Back before all of the kids came along, I kept a little Etsy shop with crocheted items for sale. These were mostly hats, with some amigurumi, iPod cases (remember iPods?) and ornaments. All of these items were generally owls or owl-themed.
I can trace with absolute precision my love of owls back to a college trip to Japan in 2004. At the time, owls were very big as a decor motif over there, but they hadn’t really begun to be very popular in the states. I saw owl mugs, owl umbrellas, owl plates, owl juice glasses, owl teapots–I was hooked.
I think it’s the big eyes, slightly squat shape, and grumpy expression that make owls so lovable to me. I decided to make this tutorial for the owl ornaments I used to sell in my shop–they’re relatively quick and easy, endlessly diversified, and just plain cute. I am assuming some basic crochet and sewing skills from the outset, but if you don’t crochet, felt pieces could work in place of the crocheted bits.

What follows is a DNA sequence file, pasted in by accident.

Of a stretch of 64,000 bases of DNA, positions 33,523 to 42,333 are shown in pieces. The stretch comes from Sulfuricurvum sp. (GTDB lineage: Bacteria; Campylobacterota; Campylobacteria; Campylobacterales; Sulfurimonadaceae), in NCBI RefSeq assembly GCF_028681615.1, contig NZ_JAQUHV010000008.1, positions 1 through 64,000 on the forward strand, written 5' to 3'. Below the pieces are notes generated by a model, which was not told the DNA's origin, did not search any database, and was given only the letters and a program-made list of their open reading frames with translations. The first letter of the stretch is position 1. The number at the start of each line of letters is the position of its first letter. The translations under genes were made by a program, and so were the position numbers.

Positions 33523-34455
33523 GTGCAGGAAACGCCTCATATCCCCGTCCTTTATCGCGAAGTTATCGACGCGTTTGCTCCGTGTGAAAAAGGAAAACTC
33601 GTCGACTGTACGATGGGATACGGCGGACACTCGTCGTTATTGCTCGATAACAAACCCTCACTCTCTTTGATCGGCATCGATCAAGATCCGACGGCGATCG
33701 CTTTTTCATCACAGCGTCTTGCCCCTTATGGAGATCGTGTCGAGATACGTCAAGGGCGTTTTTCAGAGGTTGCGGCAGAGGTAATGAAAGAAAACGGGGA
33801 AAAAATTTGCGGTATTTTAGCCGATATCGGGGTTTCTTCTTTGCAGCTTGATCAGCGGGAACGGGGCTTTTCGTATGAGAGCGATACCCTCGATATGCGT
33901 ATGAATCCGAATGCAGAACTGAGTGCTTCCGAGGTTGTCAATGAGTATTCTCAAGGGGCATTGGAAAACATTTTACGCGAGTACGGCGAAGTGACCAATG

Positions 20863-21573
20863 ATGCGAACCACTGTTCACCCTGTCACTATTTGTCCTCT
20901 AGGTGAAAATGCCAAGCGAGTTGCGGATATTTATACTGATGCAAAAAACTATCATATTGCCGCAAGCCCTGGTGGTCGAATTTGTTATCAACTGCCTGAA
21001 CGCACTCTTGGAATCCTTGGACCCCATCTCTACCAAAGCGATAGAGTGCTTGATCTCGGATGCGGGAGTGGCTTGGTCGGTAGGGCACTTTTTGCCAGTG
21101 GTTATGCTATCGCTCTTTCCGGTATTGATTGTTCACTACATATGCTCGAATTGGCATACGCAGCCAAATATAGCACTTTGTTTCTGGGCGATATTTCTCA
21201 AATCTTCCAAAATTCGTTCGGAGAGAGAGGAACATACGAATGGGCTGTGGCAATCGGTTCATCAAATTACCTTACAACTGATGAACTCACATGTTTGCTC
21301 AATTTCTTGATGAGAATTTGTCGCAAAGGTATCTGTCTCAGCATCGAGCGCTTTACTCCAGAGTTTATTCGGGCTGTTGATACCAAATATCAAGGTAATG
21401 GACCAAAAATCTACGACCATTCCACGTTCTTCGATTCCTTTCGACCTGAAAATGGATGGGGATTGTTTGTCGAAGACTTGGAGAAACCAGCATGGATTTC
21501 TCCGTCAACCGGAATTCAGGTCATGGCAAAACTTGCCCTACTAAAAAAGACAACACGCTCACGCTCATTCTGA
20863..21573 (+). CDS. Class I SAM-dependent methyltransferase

A friend asked me one morning: is homemaking archaic, or does it have value? I answered yes and yes–that we’ve made it archaic by losing both the home and the making, but it does have value. This is part three; you can read part one here, and part two here.
the strength of the stayer
…but Aragorn went forth again to danger and toil. And while the world darkened and fear fell on Middle-earth […] Arwen remained in Rivendell, and while Aragorn was abroad, from afar she watched over him in thought; and in hope she made for him a great and kingly standard, such as only one might display who claimed the lordship of the Númenóreans and the inheritance of Elendil.
The Tale of Aragron and Arwen
A friend sent me a text one morning, before the children were up, after my eggs and toast and coffee had been made and eaten but not cleaned up after, with this question: is homemaking archaic, or does it have value?
I answered yes and yes. It’s archaic because we’ve both intentionally and unintentionally made it obsolete (by destroying the two things that make up the term–the home and making–rendering them both disconnected and useless); but it is valuable, whether we as a society will recognize it or not.
Is the home valuable? What is the message of the home? Why does it exist? Why make one? Why make one? Why must it be made? Can’t it make itself?
I want to work through my thoughts on this topic. It will probably take more than one post–and I will try this time (I really will) to finish the posts and thus present a complete and coherent thought. I want to apologize in advance for referencing works while assuming you, my reader, are familiar with them; it would take too much space to explain everything thoroughly.